My Thoughts on Technology and Jamaica: How MIT MOF makes Moisture Farms for use in Space Travel possible

Sunday, March 25, 2018

How MIT MOF makes Moisture Farms for use in Space Travel possible

“The advancement we have achieved over our proof-of-concept demonstration last year is the testing of a small-scale prototype in desert conditions where we believe absorption-based water harvesting systems are most practical. In addition, we have made several design improvements which enabled operation at greatly improved efficiencies.

Sameer Rao, a post-doctoral research associate who worked on the project in an interview with Digital Trends.

MIT is at it again!!! This time they've developed the technology that makes the Moisture farms on Tatooine from Star Wars seem possible.

They've basically developed a MOF (metal-organic framework) that attract water molecules and condenses it as vapour as explained in the article “MIT’s latest invention pulls clean drinking water out of thin air”, published 23 March 2018 by Luke Dormehl, Digitaltrends.

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First a quick reminder of what a Moisture farm is and what life is on an automated farm run by droids.

The MOF is technology that MIT has developed will make it possible to extract water from the driest desert, making it survivable, if not habitable. The MIT Team consists of the following notables:

1.      MIT associate professor of mechanical engineering Evelyn Wang
2.      MIT postdoc  Sameer Rao
3.      Graduate student Hyunho Kim
4.      Research scientist Sungwoo Yang
5.      Research scientist Shankar Narayanan who is currently at Rensselaer Polytechnic Institute and alumnus Ari Umans SM ’15

The team reported their findings in the journal Science in a article that was co-authored by Berkeley graduate student Eugene Kapustin, project scientist Hiroyasu Furukawa, and professor of chemistry Omar Yaghi as noted in the article “Water, water everywhere … even in the air”, published April 14, 2017 by David Chandler, MIT News Office.

The MIT's team has been testing their tech in the dry air of Tempe, Arizona to provide more evidence that it truly can extract water from even the driest air.

So how does the MOF work to extract moisture from the air?

MIT and MOF Moisture Farming – Space Colonization Now within grasp

Indeed, harvesting water from the air is nothing new.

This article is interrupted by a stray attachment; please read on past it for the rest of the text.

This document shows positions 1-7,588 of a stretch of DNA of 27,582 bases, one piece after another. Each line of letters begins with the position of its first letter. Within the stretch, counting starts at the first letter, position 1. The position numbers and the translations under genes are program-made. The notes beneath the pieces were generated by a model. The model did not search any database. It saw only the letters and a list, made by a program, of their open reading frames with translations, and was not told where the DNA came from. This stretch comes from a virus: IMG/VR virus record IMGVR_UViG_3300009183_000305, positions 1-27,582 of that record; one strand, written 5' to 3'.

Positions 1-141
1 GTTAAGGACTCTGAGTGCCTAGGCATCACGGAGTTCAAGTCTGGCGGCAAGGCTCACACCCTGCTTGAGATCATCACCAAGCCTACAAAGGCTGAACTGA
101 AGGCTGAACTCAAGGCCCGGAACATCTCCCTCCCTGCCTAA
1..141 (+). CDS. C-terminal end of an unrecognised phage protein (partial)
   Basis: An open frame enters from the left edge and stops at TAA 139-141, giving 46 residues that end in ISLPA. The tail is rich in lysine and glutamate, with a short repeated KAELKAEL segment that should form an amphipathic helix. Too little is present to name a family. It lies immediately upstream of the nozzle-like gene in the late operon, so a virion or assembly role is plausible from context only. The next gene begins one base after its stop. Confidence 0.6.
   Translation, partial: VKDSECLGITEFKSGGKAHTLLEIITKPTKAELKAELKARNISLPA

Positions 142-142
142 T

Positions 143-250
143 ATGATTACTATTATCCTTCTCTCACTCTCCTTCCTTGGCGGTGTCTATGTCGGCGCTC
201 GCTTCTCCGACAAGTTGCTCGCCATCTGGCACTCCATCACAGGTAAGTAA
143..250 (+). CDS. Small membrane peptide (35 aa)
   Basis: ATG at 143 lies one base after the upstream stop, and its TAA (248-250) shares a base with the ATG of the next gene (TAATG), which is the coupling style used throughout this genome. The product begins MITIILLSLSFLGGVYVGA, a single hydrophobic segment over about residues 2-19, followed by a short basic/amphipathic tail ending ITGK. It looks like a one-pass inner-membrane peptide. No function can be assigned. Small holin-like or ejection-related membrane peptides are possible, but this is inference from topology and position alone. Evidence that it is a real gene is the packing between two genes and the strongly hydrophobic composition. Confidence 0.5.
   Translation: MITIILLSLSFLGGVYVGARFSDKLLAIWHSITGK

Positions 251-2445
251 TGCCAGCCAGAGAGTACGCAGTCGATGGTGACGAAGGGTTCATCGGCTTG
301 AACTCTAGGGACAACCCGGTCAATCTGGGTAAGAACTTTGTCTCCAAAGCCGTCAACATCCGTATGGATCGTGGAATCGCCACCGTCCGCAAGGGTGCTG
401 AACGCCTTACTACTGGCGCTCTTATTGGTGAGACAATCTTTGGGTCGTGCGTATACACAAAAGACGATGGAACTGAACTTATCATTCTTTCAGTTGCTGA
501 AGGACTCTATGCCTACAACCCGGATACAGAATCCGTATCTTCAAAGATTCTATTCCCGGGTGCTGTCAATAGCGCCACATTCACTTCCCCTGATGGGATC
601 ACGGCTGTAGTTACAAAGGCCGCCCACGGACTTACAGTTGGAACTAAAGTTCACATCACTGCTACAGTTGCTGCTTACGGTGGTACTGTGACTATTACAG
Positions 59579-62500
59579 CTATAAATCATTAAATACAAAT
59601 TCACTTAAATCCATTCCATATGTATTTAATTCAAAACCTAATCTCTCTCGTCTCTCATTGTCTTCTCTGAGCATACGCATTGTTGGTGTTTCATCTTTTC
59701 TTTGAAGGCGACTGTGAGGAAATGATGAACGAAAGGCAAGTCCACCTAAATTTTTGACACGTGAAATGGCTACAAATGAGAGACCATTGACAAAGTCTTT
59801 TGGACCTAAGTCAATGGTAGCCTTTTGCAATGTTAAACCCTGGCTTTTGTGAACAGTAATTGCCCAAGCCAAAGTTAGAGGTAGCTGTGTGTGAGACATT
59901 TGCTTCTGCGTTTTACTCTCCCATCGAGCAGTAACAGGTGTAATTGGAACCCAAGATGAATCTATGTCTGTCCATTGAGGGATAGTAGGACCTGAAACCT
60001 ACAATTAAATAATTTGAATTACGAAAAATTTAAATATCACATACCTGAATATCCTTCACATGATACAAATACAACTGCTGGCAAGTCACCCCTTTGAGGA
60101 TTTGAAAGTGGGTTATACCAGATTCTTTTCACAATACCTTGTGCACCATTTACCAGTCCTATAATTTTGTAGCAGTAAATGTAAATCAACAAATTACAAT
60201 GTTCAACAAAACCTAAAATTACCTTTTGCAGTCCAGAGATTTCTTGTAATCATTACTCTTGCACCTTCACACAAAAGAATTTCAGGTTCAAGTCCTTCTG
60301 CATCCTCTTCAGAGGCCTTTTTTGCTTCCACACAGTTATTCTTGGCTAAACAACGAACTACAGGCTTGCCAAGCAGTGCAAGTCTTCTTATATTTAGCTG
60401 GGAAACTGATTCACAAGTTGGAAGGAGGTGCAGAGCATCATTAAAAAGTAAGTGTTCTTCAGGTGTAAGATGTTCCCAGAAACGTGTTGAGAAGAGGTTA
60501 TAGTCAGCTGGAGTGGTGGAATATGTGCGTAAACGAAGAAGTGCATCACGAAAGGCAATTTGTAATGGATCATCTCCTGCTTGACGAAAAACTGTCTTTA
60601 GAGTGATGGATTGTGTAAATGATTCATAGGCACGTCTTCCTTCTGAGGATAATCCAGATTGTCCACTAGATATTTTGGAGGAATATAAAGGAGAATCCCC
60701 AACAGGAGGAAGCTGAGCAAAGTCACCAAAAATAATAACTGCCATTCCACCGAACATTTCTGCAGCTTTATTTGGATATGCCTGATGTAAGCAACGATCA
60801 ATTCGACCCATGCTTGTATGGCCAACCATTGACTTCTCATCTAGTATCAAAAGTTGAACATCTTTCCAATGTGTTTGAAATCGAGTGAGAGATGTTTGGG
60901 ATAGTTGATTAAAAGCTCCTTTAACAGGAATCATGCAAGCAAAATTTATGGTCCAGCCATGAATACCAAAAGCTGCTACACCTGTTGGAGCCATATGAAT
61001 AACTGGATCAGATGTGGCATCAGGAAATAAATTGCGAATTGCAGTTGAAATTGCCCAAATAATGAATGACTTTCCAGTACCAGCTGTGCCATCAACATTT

Fog harvesting is already done in Chile and Morocco but requires very moist air, with a relative humidity of 100 percent as this video explains.

Fog harvesting works in very limited regions. The alternative, which is to chill the air to its dew point, is called Dew Harvesting.

This is basically a refrigerator turned inside out and is energy intensive, as power has to be expended to keep the condenser plate cool. Worse, it need humidity levels as high as 50% to generate any significant amount of water and as such, is best done at night where the cooling equiptment can operate more efficiently as this video explains.

There are also “air wells” that are designed with special hydrophobic material that require no energy to collect water.

The MOF Method has none of these limitations and is completely passive as this video explains.

The researchers believe that a scaled-up version of their miniature MOF extraction system could output more than a quarter-liter of water per day per kilogram of MOF as predicted by Sameer Rao, a post-doctoral research associate who worked on the project, quote: “…By careful design and optimization, we developed a device which is well suited for operation in arid conditions and under negative dew points in which competing commercially mature technologies such as refrigeration-based dewing cycles are infeasible.”

Still, its cost might make it impractical for all but the driest of places on earth. But its application for Space Travel seems more feasible, making colonizing the solar system and the Asteroid belt possible.

Combined with extracting water from Urine as explained in my blog article entitled “University of Ghent Solar Powered Urine to Beer Converter can end African Water Crisis” it could be use to extract water from the living habitats to be set up on the Moon and Mars, making the recycling of water for drinking purposes possible.

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